Resourcing Community as a Path to Gun Violence Prevention

In the time between publishing our last newsletter and this one, there have been at least 54 mass shootings across the South. Shootings in Texas, Tennessee, and Kentucky have made it onto national news platforms. While the epidemic of mass shootings is not isolated to the South, the context of the region gives us a glimpse into what is fueling the crisis and who is disproportionately affected. GSP recently sat down with Equality Florida to learn more.  

Florida is the third largest state in the country and home to some of the nation’s most prolific shooting cases. From the murder of Trayvon Martin to the Pulse Night Club massacre to the Parkland high school shooting, the country has watched in terror as countless lives have been taken across the state. Equality Florida is the state’s leading LGBTQ+ rights organization and gun violence prevention is one of their movement strategies. While this may seem like an unlikely pairing, the connections between gun violence prevention and the fight for equal rights could not be clearer to Brandon Wolf, Equality Florida’s Press Secretary. He explains “There are two pillars that uphold gun violence – easy access to firearms and the hate component. Hate on its own is dangerous, but militarized hate is deadly.” Equality Florida’s work is a reminder that the issues our communities face are often overlapping, and the intersections are where we find our best solutions.  

We cannot talk about gun violence without talking about racism, homophobia, sexism, transphobia, and other forms of hate violence, because these issues are indelibly linked. The Anti-Defamation League reported recently that “All the extremist-related murders in 2022 were committed by right-wing extremists.” Mainstream narratives that paint the South as inherently white and morally bereft ignore the more complicated truth: the South is the most diverse region in the United States. At the same time, regressive political policies like redlining, voter suppression, and extremist rhetoric proliferate the region and create the conditions for hate violence. These policies and beliefs combined with easy gun access make hate violence all but guaranteed, putting marginalized people in the South at extreme risk.  

Thankfully, grassroots organizations are on the ground and meeting the moment. Equality Florida is a member of the Coalition for Pulse, along with ContigoQLatinx, and Everytown who will be featured on one of GSP’s Learning Tours at our Biennial Convening in August. The Coalition is made up of queer, Latine, and gun violence prevention organizations serving central Florida. Equality Florida has made significant progress around prevention victories, including passing legislation around Extreme Risk Protection Orders, raising the age requirement for gun purchases, and funding mental health care initiatives. When asked how philanthropy can best support grassroots organizations in this moment, Wolf said “Disposability is not a workable political solution. Funders need to know that if we can make progress in Florida, we can make progress across the South. By funding work for LGBTQ+ equality, you are funding the fight against hate, which is a form of gun violence prevention.”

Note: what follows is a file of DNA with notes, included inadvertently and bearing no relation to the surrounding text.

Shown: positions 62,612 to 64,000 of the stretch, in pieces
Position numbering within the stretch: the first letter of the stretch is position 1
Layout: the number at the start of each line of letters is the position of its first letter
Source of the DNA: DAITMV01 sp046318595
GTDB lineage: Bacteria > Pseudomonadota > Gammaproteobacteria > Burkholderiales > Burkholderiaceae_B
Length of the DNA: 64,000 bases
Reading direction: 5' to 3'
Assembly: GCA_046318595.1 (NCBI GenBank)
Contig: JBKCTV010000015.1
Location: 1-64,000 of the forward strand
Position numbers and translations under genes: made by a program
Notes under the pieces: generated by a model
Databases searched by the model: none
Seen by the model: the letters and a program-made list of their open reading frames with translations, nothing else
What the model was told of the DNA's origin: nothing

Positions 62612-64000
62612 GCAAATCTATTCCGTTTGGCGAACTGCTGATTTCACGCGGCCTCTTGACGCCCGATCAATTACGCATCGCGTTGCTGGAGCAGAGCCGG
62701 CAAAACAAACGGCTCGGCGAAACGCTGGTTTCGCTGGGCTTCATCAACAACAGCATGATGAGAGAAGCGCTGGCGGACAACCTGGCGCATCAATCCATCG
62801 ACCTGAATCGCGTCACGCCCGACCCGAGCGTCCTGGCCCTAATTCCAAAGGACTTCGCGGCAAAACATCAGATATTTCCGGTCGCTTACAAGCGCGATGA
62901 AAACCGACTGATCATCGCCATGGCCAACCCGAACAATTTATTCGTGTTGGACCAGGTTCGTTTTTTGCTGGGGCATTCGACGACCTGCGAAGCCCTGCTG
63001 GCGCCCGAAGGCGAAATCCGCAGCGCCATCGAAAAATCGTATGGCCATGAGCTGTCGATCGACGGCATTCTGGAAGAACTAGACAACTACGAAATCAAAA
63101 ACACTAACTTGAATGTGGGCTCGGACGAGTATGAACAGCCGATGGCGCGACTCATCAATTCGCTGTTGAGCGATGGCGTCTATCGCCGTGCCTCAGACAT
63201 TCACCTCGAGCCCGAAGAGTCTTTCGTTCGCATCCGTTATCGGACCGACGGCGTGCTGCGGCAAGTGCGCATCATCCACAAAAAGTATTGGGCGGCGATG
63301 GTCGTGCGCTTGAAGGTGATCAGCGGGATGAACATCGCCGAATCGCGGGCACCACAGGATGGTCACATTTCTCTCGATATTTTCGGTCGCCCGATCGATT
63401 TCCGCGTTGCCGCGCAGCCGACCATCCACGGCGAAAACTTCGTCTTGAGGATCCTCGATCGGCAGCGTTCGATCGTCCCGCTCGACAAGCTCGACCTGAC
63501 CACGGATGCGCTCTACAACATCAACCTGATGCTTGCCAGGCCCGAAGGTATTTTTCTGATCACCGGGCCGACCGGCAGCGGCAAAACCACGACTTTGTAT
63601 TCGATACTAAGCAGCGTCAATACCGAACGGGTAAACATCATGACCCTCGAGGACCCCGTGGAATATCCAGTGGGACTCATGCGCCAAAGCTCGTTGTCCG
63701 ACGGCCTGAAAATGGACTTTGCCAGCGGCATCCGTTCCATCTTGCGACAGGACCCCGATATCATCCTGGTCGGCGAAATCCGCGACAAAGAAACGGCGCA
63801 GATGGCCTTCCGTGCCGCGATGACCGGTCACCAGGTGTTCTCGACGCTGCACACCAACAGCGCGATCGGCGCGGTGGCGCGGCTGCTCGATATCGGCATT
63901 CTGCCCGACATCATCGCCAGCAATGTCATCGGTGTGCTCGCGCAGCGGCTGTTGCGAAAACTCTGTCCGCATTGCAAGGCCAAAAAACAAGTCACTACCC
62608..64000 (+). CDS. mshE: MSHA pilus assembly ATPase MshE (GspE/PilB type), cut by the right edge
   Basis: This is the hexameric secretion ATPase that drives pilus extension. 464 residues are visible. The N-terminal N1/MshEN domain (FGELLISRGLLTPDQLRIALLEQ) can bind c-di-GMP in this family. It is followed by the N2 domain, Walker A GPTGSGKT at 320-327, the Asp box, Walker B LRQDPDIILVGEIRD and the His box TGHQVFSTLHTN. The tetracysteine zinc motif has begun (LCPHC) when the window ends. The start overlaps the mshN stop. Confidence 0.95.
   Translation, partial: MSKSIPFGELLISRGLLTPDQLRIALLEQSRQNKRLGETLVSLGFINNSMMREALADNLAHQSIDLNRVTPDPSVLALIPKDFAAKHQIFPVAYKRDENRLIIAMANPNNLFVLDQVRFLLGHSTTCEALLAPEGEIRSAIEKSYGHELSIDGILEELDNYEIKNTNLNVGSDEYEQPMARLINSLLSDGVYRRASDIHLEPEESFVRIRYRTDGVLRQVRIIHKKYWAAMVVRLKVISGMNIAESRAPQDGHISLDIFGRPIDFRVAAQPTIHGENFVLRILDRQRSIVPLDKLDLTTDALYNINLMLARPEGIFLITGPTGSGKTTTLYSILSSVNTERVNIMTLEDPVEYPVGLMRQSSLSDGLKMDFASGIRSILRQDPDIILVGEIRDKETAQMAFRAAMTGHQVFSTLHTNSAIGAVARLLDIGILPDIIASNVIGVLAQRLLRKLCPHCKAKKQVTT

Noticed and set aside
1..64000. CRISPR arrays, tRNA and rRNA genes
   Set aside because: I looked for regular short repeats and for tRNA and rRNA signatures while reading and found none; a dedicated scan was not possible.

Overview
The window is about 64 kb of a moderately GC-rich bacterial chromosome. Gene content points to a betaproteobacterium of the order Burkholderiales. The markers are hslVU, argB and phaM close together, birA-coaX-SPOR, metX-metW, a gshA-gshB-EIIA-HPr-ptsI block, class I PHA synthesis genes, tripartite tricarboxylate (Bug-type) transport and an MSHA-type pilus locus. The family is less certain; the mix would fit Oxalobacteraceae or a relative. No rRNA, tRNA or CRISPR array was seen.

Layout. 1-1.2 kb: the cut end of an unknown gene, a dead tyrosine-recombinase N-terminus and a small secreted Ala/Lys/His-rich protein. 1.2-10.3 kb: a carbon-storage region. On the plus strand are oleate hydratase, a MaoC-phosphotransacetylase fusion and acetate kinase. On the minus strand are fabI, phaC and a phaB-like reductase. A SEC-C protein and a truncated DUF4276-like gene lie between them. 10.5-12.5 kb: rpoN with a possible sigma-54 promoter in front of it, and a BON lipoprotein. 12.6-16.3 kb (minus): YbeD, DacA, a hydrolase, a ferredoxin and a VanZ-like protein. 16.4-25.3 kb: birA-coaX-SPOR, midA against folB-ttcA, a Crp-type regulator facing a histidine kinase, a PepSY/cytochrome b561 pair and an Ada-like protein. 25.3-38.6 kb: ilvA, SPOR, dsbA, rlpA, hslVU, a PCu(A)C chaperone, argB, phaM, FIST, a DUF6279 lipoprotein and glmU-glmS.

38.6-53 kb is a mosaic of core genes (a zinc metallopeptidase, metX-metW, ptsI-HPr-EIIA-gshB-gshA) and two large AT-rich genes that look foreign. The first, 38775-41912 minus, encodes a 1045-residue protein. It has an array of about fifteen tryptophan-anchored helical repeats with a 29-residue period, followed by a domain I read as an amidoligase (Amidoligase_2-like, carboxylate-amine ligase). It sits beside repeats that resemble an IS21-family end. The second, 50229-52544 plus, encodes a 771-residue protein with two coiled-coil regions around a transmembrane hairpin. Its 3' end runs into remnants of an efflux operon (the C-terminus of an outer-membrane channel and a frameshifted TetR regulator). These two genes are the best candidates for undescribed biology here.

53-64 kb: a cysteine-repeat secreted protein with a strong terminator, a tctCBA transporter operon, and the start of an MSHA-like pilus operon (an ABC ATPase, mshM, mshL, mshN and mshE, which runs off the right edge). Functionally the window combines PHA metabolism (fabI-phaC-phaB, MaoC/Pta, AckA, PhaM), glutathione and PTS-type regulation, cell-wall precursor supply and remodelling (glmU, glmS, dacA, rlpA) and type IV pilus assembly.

The same can be said for community-led and centered movement work happening across the South. Gun violence cannot be prevented if hate is not being eradicated and communities are not getting their needs met. The issues we are facing are multi-faceted, which means our solutions must be too. Philanthropy can make a life-saving impact by funding structural change work and mitigating violence at the source. Some steps funders should consider taking are:  

  • Work in partnership with organizations on the ground to understand the intersections between gun violence prevention, efforts to support vulnerable communities, and how this work should be funded in the South;  
  • Commit to funding Black, Brown, and Indigenous-led organizations in the South working on gun violence prevention and community safety efforts;  
  • Streamline your grantmaking strategies to make it easier for organizations to access funding in the wake of sudden tragedies that don’t align with your grant calendar;  
  • Make general operating grants to organizations working at the intersections between communities affected by gun violence and the work you’re already funding.

If you are looking to align your grantmaking strategies with grassroots movement and structural change work but don’t know where to start, reach out to us.